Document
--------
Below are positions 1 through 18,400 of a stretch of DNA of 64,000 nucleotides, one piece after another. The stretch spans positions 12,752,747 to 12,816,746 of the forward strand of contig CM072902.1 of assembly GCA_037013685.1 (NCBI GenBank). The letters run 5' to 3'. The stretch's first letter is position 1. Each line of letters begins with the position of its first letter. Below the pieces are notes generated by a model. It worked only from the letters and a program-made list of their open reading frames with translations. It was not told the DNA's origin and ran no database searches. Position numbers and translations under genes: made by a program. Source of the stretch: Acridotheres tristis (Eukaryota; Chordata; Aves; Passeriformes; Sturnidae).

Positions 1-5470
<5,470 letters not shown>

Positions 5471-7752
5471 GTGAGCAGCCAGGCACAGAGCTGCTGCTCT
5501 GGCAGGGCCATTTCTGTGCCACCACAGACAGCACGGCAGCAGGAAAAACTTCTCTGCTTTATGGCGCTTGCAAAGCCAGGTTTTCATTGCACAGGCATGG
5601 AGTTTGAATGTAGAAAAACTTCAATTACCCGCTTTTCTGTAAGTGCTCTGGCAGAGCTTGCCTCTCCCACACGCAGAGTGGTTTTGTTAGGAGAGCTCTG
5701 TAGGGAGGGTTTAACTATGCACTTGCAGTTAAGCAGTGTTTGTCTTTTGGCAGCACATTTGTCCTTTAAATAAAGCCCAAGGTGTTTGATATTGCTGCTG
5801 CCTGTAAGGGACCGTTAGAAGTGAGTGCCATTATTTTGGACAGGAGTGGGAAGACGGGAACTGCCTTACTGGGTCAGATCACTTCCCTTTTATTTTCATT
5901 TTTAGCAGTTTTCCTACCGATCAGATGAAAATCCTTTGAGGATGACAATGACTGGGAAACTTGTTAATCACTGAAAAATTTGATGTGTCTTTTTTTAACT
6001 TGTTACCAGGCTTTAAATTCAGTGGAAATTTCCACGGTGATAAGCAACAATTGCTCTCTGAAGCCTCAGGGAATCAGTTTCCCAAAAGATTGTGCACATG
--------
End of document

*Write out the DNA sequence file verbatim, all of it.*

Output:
Below are positions 1 through 18,400 of a stretch of DNA of 64,000 nucleotides, one piece after another. The stretch spans positions 12,752,747 to 12,816,746 of the forward strand of contig CM072902.1 of assembly GCA_037013685.1 (NCBI GenBank). The letters run 5' to 3'. The stretch's first letter is position 1. Each line of letters begins with the position of its first letter. Below the pieces are notes generated by a model. It worked only from the letters and a program-made list of their open reading frames with translations. It was not told the DNA's origin and ran no database searches. Position numbers and translations under genes: made by a program. Source of the stretch: Acridotheres tristis (Eukaryota; Chordata; Aves; Passeriformes; Sturnidae).

Positions 1-5470
<5,470 letters not shown>

Positions 5471-7752
5471 GTGAGCAGCCAGGCACAGAGCTGCTGCTCT
5501 GGCAGGGCCATTTCTGTGCCACCACAGACAGCACGGCAGCAGGAAAAACTTCTCTGCTTTATGGCGCTTGCAAAGCCAGGTTTTCATTGCACAGGCATGG
5601 AGTTTGAATGTAGAAAAACTTCAATTACCCGCTTTTCTGTAAGTGCTCTGGCAGAGCTTGCCTCTCCCACACGCAGAGTGGTTTTGTTAGGAGAGCTCTG
5701 TAGGGAGGGTTTAACTATGCACTTGCAGTTAAGCAGTGTTTGTCTTTTGGCAGCACATTTGTCCTTTAAATAAAGCCCAAGGTGTTTGATATTGCTGCTG
5801 CCTGTAAGGGACCGTTAGAAGTGAGTGCCATTATTTTGGACAGGAGTGGGAAGACGGGAACTGCCTTACTGGGTCAGATCACTTCCCTTTTATTTTCATT
5901 TTTAGCAGTTTTCCTACCGATCAGATGAAAATCCTTTGAGGATGACAATGACTGGGAAACTTGTTAATCACTGAAAAATTTGATGTGTCTTTTTTTAACT
6001 TGTTACCAGGCTTTAAATTCAGTGGAAATTTCCACGGTGATAAGCAACAATTGCTCTCTGAAGCCTCAGGGAATCAGTTTCCCAAAAGATTGTGCACATG